Green musicians cycle between tour stops 

Chris Bell and Ben Sollee on the road

Some musicians cram into a rusted van with some bandmates, some rent a massive touring bus and select others are fortunate enough to fly across the country. But what about riding a bicycle about 700 miles over the span of 18 days?

That's exactly what Chris Bell, an indie folk multi-instrumentalist, will do this July. Starting in his hometown of Jamestown, N.Y., on July 1, Bell will wind his way through the Midwest, ending his tour in Chicago on July 18.

On July 11, Bell will visit the Indy Hostel at 8 p.m. for the fifth of seven shows planned mostly around the Midwest. For just $5, guests who visit the Indy Hostel will be able to hear an artist who makes music that sounds much like the eclectic, indie folk of the Arcade Fire or the Decemberists. Bell will use a Casio keyboard, a ukulele and a looping pedal.

When he talks about how he sounds on this solo tour compared to when he travels with other musicians, Bell says, "Everything's really, really calm this tour because you cannot be very angry with a ukulele. You can try, but it doesn't work."

Ben Sollee, another indie folk musician, biked south through his home state of Kentucky this year to his gig at Bonnaroo in Manchester, Tenn. Sollee took the trip under the auspices of Peddling Against Poverty, a campaign raising money and support for Oxfam America.

"It's such a nice change of pace to get on a bike and ride six, seven, eight hours to a gig," Sollee says.

It took Sollee eight days to get to Bonnaroo with his crew, where he performed as a solo act, accompanying himself on cello. He says that touring by bike isn't for everyone, but if smaller acts can find a way, he encourages them to try it.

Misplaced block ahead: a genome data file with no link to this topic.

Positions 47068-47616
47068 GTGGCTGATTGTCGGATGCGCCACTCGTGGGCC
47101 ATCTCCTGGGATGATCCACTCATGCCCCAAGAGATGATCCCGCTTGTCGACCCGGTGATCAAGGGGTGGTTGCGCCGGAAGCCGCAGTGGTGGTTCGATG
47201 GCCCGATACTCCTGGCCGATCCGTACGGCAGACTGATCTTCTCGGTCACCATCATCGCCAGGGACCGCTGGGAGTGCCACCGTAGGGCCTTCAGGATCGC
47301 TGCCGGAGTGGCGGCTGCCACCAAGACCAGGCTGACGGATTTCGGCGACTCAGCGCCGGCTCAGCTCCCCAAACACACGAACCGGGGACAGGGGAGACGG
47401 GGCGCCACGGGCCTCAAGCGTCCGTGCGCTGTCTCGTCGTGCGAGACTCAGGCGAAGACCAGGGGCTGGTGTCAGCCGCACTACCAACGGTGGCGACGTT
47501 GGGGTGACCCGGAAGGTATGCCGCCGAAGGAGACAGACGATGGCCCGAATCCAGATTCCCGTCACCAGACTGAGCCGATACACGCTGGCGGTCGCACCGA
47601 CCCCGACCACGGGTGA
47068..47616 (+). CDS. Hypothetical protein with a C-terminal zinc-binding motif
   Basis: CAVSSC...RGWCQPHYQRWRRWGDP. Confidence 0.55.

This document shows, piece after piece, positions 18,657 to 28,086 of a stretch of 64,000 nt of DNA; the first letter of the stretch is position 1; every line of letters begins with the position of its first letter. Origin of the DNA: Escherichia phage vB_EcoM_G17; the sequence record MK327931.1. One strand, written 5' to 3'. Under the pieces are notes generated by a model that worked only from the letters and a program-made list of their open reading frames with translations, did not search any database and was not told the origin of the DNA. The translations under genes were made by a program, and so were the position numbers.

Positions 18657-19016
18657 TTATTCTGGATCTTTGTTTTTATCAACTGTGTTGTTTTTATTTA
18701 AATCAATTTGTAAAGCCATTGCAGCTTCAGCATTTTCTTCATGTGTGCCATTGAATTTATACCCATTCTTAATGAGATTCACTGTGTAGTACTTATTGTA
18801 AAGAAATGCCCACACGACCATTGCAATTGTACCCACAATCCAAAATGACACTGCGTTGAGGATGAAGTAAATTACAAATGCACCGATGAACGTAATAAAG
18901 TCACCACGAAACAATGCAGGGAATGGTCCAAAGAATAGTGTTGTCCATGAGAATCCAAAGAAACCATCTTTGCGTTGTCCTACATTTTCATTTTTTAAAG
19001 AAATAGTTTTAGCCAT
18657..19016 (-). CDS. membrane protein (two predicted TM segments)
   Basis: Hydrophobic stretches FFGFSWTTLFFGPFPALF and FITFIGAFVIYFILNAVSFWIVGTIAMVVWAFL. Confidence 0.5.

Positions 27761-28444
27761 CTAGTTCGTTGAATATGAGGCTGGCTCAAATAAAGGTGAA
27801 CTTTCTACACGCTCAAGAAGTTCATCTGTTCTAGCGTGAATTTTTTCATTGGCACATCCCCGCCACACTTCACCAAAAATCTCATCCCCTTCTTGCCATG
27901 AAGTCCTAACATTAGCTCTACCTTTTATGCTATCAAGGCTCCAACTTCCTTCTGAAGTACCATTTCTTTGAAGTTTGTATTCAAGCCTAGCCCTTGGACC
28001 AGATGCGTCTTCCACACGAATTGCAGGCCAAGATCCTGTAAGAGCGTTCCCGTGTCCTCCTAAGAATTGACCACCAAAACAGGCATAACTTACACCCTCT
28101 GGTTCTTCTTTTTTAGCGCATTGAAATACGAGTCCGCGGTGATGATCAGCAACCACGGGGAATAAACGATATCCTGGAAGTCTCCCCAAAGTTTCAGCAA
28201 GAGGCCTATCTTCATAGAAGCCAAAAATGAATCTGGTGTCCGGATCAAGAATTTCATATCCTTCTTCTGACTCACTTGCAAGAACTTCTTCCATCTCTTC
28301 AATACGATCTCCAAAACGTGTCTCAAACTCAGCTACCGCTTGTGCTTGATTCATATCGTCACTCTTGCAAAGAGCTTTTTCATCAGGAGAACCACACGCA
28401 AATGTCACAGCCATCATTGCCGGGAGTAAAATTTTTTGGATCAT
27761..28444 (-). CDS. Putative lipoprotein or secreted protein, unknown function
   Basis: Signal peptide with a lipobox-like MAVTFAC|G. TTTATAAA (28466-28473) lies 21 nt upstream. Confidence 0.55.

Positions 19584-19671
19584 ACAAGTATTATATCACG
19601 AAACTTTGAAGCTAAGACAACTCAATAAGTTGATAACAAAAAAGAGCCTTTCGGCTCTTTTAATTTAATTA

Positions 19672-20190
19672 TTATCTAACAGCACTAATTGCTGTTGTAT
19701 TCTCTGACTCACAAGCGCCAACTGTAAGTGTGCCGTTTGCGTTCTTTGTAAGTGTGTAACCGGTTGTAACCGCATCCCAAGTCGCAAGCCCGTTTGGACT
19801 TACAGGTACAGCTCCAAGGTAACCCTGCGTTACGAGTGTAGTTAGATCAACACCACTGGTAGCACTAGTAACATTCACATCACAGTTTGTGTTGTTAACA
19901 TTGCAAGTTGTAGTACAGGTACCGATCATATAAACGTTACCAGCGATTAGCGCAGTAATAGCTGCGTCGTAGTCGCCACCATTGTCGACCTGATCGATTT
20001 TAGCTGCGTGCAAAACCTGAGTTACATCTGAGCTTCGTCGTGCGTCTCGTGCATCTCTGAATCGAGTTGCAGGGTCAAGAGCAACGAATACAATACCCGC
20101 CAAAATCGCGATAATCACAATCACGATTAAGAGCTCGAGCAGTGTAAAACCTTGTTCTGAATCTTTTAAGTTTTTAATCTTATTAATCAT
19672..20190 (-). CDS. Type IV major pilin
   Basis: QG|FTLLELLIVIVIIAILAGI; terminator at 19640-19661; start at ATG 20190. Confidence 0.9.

Bell says he got sick of conventional touring, that being in a car all day was "even worse than being in an office building" because someone driving in a car can see all that he is missing. So he sought out alternate ways to travel, beginning with a tour by canoe last year down the Erie Canal.

"It really helps me realize that there's just a lot of interesting places and cool people to meet," Bell says. "It keeps me optimistic, even on days like today when my legs are hurting a bit more than they should be."

Excerpts from Ben Sollee's Pedaling Against Poverty Blog:

Today was challenging and exhilarating. As you might imagine, the learning curve for someone that has been on the road only in planes, trains and automobiles transitioning to a bicycle was not very steep. But we did get everything strapped on to the Xtracycles, including Marty's homemade camera mounts (he's really proud of them), and hit the road into a fine, Kentucky veil of rain ...

Unfortunately, I left my riding shorts in a dryer in Frankfort (yikes). However, the weather was a big improvement over yesterday's drizzle. It's a bit of give and take I guess. I'm getting a better handle for what it means to ride this Xtracycle with all the gear. You can't approach the terrain with the same intention as you would on a regular road bike. It's more akin to driving a truck and letting the load push you up the hills when it's possible. But some of these steeper hills I had no option but to walk the bike up. Our bell competition is heating up. I nabbed Marty's bell earlier but then I crashed and took a huge dive over the embankment ... it's so important to know how to fall.

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